I’m not sure that “broadening the pool of investigators” means that the NIH wants to fund more people with 1 R01; for example a pool in which people are getting four grants each could could be broadened by giving everyone two.
Setting that aside, please help me understand your statement that “Having a single R01 is a very unproductive investment of NIH funds.” Based on the graph in 2B, if the NIH gives an R01 to someone who does not have one, they are buying roughly 2.5 WRCRs. If they instead give that grant to someone who already has 3 R01s, they are instead buying what looks to me less than 2 WRCRs. So, from 2B, it seems to be me that making that first R01 is wise investment.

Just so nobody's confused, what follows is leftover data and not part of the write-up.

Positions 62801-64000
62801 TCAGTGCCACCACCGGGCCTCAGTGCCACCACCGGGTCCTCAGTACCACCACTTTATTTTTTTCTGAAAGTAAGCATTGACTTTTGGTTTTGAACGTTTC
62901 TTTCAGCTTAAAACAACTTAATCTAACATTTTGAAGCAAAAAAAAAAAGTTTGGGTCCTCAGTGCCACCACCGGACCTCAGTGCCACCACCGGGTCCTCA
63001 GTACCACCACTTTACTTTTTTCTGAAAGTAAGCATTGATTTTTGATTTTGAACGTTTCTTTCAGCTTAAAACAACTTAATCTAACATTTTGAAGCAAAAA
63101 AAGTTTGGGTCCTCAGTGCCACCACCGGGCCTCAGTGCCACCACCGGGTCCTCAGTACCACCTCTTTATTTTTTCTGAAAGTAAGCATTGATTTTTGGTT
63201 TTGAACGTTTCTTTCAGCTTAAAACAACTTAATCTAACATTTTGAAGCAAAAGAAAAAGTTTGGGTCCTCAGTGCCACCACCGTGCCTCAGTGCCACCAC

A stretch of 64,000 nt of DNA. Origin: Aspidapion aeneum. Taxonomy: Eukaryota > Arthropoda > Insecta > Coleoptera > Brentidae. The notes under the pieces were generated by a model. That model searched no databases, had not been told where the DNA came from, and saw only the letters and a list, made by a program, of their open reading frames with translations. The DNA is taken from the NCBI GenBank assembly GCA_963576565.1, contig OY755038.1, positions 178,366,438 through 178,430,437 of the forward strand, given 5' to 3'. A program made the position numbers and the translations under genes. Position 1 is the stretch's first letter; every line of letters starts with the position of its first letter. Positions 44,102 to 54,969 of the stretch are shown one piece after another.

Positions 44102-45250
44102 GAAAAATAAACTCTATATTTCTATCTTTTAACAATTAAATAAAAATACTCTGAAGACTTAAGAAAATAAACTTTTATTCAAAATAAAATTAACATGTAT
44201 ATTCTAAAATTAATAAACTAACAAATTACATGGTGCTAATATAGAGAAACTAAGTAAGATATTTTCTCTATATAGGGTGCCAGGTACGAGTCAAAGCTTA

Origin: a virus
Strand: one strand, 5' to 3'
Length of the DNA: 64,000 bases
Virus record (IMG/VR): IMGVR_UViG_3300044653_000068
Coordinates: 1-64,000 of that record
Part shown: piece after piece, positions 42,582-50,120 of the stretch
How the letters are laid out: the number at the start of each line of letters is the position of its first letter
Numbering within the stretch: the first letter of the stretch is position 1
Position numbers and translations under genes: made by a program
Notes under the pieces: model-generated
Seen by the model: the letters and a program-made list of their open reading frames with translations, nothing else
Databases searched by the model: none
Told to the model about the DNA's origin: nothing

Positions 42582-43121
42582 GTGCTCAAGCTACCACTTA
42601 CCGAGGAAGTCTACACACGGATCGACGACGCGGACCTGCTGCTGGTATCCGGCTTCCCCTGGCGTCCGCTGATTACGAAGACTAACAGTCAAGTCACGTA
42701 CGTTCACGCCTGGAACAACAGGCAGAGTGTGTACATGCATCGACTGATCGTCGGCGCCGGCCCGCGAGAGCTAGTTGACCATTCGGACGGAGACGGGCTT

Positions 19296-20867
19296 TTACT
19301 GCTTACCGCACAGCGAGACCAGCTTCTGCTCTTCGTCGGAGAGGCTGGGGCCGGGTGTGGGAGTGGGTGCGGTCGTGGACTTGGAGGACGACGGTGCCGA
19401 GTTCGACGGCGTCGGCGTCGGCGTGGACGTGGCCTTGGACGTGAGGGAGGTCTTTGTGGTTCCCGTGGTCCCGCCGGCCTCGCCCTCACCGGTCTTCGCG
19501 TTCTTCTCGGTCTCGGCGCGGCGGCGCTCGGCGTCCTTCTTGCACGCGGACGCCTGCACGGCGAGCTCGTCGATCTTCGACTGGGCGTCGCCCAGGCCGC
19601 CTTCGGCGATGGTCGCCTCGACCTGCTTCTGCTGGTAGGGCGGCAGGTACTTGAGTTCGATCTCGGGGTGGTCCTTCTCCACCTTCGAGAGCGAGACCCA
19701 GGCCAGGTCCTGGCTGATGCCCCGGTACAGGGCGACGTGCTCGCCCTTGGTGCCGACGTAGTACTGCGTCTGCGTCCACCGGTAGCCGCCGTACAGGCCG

But let’s assume the situation is as represented in your panel 1A. If the NIH funds that 1st R01, they are (on average) getting a roughly equal return in WRCRs as if they are funding someone else’s 4th — with the added benefit that they can now create a much larger return (+3 WRCRs) by funding a 2nd. That opportunity does not exist for funding a 5th grant because there are diminishing returns.